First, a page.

In addition to line access fees and the cost of upgraded data, customers will incur the cost of purchasing their phones. Unlike the old two-year contract system, T-Mobile allows you to finance your phone over two years at 0% interest.

The service is designed to benefit consumers by not locking them into long term contracts where they’re forced with tough decisions if they break their phone or want to upgrade it, but it has come under fire from those who say forcing customers into 24-month finance agreements is still a de facto contract. If you cancel your service while you still have a balance on your phone, it is due immediately and that can sometimes cost even more than contract termination fees in two-year contracts.

The bottom line with T-Mobile is that you will save money with its service, especially with family plans or if you bring your own unlocked GSM phone. Other carriers offer discounts and promotions that can save you even more (like Sprint’s 50% off deal), but T-Mobile will almost always come in under the prices for carriers like AT&T and Verizon.

Phones, phones, phones

If I were to tell you that one phone almost caused the collapse of T-Mobile, would you believe me?

When the Apple iPhone was the hottest new thing on the market, it drove customers to competing carriers in droves because they could not use the phone on T-Mobile’s network. The dedicated few were able to unlock some iPhones and use them on T-Mobile’s 2G network, but those instances were few and far between. It’s estimated that T-Mobile lost somewhere in the vicinity of 20% of its customers due to iPhone exclusivity.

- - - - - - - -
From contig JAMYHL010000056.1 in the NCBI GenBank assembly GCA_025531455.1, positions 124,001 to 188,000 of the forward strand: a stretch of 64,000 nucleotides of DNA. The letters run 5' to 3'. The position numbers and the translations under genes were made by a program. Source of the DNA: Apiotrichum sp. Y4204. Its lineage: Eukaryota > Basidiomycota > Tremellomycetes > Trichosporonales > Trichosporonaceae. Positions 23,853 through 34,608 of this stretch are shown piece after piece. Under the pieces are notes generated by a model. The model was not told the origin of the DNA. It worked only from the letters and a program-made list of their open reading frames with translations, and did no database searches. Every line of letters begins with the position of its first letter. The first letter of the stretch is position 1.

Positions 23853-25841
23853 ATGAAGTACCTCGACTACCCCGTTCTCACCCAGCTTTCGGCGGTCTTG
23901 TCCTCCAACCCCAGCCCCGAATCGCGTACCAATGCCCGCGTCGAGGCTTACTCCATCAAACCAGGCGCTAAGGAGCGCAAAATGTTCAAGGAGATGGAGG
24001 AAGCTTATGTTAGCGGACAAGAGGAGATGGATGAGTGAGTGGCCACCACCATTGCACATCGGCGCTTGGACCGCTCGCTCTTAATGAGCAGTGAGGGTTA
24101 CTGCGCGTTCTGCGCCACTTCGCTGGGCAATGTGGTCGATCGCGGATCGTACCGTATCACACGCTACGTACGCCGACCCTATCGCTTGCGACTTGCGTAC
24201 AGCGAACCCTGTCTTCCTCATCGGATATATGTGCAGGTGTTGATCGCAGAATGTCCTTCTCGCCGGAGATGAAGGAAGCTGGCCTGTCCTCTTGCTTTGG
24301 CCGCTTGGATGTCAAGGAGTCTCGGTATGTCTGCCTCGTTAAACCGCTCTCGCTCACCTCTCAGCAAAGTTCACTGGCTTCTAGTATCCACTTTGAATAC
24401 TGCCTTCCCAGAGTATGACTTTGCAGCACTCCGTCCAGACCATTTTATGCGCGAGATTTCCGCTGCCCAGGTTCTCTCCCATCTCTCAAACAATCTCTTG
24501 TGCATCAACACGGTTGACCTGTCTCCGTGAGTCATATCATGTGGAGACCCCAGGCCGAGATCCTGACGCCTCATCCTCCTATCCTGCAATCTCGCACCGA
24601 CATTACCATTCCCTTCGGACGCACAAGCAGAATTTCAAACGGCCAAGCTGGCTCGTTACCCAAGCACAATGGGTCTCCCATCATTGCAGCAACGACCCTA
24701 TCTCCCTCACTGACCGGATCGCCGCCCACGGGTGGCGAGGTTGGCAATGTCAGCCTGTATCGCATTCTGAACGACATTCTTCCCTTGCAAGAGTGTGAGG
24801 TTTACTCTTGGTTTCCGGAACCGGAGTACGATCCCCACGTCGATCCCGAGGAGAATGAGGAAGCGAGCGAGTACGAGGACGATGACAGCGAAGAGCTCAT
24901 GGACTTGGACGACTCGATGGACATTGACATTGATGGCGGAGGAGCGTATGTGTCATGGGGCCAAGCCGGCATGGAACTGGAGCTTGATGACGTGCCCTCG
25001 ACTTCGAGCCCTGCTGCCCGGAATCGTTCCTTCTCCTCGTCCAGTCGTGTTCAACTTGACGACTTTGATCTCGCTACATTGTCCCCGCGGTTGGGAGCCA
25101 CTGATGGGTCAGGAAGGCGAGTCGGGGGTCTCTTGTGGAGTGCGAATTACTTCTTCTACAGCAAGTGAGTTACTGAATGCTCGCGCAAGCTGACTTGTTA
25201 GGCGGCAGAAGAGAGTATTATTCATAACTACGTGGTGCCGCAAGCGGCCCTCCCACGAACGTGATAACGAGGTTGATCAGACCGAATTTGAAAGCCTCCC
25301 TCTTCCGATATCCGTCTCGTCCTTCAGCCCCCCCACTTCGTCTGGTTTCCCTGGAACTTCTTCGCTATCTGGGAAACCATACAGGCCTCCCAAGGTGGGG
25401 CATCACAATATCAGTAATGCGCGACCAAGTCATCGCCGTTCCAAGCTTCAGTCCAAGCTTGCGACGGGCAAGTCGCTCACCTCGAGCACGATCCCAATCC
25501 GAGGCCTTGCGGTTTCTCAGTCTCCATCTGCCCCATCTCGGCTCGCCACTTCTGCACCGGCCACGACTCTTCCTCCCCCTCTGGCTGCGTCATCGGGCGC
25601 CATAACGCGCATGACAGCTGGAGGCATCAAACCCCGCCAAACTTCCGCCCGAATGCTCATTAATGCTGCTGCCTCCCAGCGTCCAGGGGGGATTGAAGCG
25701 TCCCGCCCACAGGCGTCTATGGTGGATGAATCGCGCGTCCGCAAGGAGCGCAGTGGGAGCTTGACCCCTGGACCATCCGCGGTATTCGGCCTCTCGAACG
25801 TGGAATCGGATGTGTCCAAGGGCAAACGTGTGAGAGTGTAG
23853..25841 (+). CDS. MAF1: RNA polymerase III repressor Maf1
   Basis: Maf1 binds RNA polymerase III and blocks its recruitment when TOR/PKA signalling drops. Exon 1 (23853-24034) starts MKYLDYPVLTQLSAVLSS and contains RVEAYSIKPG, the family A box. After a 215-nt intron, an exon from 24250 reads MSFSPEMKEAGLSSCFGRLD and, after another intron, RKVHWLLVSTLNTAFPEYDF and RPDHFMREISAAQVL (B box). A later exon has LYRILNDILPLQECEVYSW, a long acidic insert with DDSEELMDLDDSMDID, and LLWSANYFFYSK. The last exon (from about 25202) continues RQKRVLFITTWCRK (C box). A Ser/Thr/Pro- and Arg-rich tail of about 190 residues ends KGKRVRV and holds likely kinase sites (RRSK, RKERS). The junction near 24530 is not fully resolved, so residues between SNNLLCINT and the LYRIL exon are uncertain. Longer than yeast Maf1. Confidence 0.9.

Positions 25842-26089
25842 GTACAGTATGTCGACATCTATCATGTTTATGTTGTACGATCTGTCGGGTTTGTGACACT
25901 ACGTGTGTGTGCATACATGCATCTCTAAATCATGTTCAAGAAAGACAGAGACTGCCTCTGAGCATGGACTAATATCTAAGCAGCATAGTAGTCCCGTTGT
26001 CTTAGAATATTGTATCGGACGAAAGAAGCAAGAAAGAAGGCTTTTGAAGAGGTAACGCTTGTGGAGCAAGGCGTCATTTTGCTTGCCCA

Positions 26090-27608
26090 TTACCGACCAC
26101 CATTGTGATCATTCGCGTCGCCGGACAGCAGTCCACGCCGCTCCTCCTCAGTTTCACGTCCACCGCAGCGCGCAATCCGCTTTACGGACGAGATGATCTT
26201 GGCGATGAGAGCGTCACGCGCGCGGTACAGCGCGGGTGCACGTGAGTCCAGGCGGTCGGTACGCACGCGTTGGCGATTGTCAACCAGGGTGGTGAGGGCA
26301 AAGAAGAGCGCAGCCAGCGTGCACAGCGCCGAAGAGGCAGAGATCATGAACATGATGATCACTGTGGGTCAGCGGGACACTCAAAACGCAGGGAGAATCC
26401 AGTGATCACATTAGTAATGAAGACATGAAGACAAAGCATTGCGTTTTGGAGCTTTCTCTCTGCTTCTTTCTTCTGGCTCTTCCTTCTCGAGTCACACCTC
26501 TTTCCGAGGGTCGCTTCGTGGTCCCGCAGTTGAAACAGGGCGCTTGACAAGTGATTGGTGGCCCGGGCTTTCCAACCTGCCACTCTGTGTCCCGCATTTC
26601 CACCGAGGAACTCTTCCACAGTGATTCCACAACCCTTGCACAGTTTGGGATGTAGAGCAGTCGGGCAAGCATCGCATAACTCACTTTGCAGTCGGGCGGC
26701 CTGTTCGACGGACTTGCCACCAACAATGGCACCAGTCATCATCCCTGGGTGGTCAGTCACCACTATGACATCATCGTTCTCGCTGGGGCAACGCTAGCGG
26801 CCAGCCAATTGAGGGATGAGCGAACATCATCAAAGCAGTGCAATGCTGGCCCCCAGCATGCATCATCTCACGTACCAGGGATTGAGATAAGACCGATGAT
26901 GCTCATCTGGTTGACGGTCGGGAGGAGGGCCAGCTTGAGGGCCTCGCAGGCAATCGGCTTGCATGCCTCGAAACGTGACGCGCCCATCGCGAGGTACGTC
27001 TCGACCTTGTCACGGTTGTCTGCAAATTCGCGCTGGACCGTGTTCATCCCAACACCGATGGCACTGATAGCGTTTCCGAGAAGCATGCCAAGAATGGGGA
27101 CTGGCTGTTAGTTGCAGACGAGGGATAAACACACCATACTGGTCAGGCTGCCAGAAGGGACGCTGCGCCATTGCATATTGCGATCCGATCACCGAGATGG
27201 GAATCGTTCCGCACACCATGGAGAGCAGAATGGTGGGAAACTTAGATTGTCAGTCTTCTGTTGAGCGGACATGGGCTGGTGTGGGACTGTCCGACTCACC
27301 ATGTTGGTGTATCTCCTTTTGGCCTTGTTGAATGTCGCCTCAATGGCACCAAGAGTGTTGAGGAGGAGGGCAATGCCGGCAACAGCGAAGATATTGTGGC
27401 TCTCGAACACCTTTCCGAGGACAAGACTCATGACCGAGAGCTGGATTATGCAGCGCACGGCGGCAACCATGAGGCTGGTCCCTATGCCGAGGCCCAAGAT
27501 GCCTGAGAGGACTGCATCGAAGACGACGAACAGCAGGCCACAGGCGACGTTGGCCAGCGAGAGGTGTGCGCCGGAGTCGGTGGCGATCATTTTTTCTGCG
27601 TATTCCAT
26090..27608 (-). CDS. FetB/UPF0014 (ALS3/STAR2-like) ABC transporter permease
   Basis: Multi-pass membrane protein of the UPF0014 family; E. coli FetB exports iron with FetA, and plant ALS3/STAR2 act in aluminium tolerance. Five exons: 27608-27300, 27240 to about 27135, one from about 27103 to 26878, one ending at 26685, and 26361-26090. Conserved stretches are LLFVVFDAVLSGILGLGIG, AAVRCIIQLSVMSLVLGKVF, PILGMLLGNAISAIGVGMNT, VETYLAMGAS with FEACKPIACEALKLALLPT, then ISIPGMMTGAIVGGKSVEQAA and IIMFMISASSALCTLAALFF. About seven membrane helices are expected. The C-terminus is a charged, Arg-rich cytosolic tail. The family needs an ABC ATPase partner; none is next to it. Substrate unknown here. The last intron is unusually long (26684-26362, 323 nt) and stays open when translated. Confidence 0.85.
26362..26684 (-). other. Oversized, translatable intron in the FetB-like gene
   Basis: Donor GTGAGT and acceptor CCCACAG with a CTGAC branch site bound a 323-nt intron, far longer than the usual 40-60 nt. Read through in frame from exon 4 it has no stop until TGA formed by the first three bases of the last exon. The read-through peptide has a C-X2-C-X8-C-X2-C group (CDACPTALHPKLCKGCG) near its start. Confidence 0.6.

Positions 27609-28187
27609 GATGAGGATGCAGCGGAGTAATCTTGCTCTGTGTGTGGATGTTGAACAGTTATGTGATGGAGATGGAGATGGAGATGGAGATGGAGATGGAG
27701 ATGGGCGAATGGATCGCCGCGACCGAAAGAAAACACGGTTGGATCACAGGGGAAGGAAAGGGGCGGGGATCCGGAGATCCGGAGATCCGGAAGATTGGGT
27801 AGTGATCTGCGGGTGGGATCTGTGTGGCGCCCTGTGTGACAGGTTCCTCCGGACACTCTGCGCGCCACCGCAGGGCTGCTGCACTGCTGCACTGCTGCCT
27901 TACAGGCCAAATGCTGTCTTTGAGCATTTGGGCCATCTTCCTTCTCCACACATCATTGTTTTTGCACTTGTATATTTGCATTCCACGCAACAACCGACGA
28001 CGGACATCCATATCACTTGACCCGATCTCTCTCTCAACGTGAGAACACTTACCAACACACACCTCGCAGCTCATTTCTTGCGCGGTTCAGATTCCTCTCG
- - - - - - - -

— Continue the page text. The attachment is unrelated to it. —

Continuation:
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Long gone are the days where T-Mobile customers were locked out of flagships just because of the network they chose. T-Mobile has all of the major, non-exclusive flagship phones to date with an impressive selection of budget and low-cost phones. Due to the large number of pre-paid customers, low-cost phones like the LG K10 which can be purchased for $165.

T-Mobile has also been receptive to consumers bringing their own unlocked phones to the service. With an expanding network, fast data speeds and consumer-friendly policies, it’s easy to see why many fans of unlocked phones like the Nexus line are T-Mobile customers.

The path ahead

T-Mobile has done a wonderful job playing the underdog. It’s come a very long way in a very short time considering all of the obstacles in its way. But, where does it go from here?

CEO John Legere has guided the company into a position where it’s either beating or neck-in-neck with Verizon and AT&T while Sprint lags badly behind. But, if you think T-Mobile is going to stop improving, you’re dead wrong. Legere has said he won’t stop until T-Mobile is the number one carrier in the country. And it’s getting close.

On the horizon, we have the 600 Mhz block auction where T-Mobile could scoop up even more spectrum to strengthen its network and a 5G rollout which will move speeds into the stratosphere. T-Mobile is competing on all fronts and has all the tools to push beyond its competition into a dominating position.